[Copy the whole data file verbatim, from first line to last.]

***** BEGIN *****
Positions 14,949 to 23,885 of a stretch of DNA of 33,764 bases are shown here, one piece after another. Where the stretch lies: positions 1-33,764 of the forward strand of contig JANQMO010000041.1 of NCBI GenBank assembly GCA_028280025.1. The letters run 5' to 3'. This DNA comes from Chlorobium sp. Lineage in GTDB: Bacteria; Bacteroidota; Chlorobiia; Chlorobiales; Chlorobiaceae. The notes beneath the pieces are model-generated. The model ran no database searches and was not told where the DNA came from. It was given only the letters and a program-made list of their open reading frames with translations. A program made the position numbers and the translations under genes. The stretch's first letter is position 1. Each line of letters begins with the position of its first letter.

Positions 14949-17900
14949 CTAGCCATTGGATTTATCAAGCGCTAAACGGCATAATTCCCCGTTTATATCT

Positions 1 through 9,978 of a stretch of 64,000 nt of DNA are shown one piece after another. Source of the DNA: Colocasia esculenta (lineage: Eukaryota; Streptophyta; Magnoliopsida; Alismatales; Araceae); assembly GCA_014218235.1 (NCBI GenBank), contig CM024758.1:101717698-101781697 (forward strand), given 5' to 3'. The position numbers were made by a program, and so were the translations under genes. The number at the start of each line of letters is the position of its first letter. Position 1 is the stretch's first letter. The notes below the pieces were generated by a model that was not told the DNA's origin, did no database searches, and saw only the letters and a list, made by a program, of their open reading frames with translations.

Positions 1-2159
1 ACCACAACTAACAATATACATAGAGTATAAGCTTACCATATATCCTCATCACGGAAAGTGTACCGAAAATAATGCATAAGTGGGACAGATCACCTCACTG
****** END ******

Positions 14,949 to 23,885 of a stretch of DNA of 33,764 bases are shown here, one piece after another. Where the stretch lies: positions 1-33,764 of the forward strand of contig JANQMO010000041.1 of NCBI GenBank assembly GCA_028280025.1. The letters run 5' to 3'. This DNA comes from Chlorobium sp. Lineage in GTDB: Bacteria; Bacteroidota; Chlorobiia; Chlorobiales; Chlorobiaceae. The notes beneath the pieces are model-generated. The model ran no database searches and was not told where the DNA came from. It was given only the letters and a program-made list of their open reading frames with translations. A program made the position numbers and the translations under genes. The stretch's first letter is position 1. Each line of letters begins with the position of its first letter.

Positions 14949-17900
14949 CTAGCCATTGGATTTATCAAGCGCTAAACGGCATAATTCCCCGTTTATATCT

Positions 1 through 9,978 of a stretch of 64,000 nt of DNA are shown one piece after another. Source of the DNA: Colocasia esculenta (lineage: Eukaryota; Streptophyta; Magnoliopsida; Alismatales; Araceae); assembly GCA_014218235.1 (NCBI GenBank), contig CM024758.1:101717698-101781697 (forward strand), given 5' to 3'. The position numbers were made by a program, and so were the translations under genes. The number at the start of each line of letters is the position of its first letter. Position 1 is the stretch's first letter. The notes below the pieces were generated by a model that was not told the DNA's origin, did no database searches, and saw only the letters and a list, made by a program, of their open reading frames with translations.

Positions 1-2159
1 ACCACAACTAACAATATACATAGAGTATAAGCTTACCATATATCCTCATCACGGAAAGTGTACCGAAAATAATGCATAAGTGGGACAGATCACCTCACTG